The area of greatest concern came from USB and PC Card modems. These are sold to allow subscribers’ access to a mobile operator’s 3G HSPA or EV-DO mobile broadband services from a laptop or netbook. The average duration of a technical support call for such products is 28 minutes. By comparison, a technical support call for a mobile phone averages just less than 10 minutes. The findings come from analysis of more than half a million ‘technical’ support enquiries. More than 600 wireless devices were represented in the study, which spanned a six month period between September 2008 and February 2009.


Max Taylor, T-Mobile UK head of business marketing:

There is no doubt that mobile broadband is growing in popularity; at T-Mobile, we saw our data traffic more than double in 2009 compared to 2008, carrying 7.6 terrabytes of mobile data.

We expect mobile broadband to grow in popularity throughout 2010 as we complete the network share with 3 and ramp up our smartphone portfolio. Alongside a recognition by the public of improved network coverage, there are a few key reasons for this huge increase in data traffic.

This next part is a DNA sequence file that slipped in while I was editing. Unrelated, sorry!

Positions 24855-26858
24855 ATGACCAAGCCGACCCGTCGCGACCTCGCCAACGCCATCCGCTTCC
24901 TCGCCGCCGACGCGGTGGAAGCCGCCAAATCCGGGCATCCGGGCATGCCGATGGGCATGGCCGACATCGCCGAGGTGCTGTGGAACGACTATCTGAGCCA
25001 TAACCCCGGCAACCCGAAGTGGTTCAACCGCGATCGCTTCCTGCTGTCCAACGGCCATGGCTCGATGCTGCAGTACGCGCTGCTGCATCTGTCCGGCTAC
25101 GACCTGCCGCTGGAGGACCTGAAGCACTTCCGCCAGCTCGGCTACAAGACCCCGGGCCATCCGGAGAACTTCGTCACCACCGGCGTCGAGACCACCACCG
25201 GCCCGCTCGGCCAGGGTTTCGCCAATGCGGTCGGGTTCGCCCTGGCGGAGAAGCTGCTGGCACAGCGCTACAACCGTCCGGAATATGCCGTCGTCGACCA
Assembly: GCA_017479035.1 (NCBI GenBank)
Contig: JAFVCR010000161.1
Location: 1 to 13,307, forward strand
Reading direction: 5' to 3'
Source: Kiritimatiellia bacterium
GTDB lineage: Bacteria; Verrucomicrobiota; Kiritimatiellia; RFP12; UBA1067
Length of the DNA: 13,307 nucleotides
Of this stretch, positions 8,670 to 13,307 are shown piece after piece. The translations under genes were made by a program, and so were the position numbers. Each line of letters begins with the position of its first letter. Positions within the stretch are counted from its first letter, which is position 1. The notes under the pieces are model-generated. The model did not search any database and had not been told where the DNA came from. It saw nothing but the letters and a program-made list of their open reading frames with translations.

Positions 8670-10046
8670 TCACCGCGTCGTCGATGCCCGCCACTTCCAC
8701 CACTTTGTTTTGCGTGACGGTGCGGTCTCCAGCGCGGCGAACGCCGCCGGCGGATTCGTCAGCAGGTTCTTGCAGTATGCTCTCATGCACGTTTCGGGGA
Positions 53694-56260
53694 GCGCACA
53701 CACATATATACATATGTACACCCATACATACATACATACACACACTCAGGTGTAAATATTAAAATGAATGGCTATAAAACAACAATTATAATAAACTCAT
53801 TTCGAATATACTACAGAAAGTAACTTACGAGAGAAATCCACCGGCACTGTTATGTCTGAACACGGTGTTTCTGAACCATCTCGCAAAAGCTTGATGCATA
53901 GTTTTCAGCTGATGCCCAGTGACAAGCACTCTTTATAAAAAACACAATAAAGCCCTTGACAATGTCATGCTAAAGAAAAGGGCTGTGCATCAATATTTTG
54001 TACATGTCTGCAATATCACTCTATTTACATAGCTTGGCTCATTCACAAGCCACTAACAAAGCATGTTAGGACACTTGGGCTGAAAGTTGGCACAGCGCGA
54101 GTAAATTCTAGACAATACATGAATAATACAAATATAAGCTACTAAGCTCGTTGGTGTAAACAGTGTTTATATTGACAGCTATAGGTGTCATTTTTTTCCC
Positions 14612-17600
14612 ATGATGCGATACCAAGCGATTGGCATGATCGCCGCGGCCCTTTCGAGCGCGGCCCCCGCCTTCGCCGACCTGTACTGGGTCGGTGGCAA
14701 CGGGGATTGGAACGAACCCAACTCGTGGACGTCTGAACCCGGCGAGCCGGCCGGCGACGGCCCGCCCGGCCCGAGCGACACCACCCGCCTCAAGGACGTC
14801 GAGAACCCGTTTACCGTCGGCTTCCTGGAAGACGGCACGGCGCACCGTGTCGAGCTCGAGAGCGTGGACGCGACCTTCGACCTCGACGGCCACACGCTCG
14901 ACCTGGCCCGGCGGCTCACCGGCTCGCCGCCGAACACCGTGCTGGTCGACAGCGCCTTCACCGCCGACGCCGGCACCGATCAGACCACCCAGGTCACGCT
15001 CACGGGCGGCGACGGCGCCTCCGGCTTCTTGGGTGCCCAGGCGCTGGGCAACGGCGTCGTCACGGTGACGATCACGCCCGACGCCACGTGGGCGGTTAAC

The emergence of a wider trend in business communication to allow staff to work remotely was fuelled in 2009 by companies reigning in spending in all areas. One way they did this was to offer staff the option to work remotely. This reduces travel costs, room hire costs and improves staff productivity when on the move, meaning mobile broadband moves from being a ‘nice to have’ extra to an essential business tool.

Max Taylor, T-Mobile UK head
Max Taylor, T-Mobile UK head of business marketing

Alongside its cost cutting benefits, mobile working continues to be a key attraction for staff due to its ability to offer them a more flexible approach to working hours and an effective work-life balance. Indeed, a survey last year found that 20% of UK workers would even take a pay cut in order to work remotely.

The popularity of mobile working and the associated use of mobile broadband is only likely to rise further with recent pressure on the Government by the Chartered Institute of Personnel and Development to extend ‘the right to request’ flexible working to all UK workers.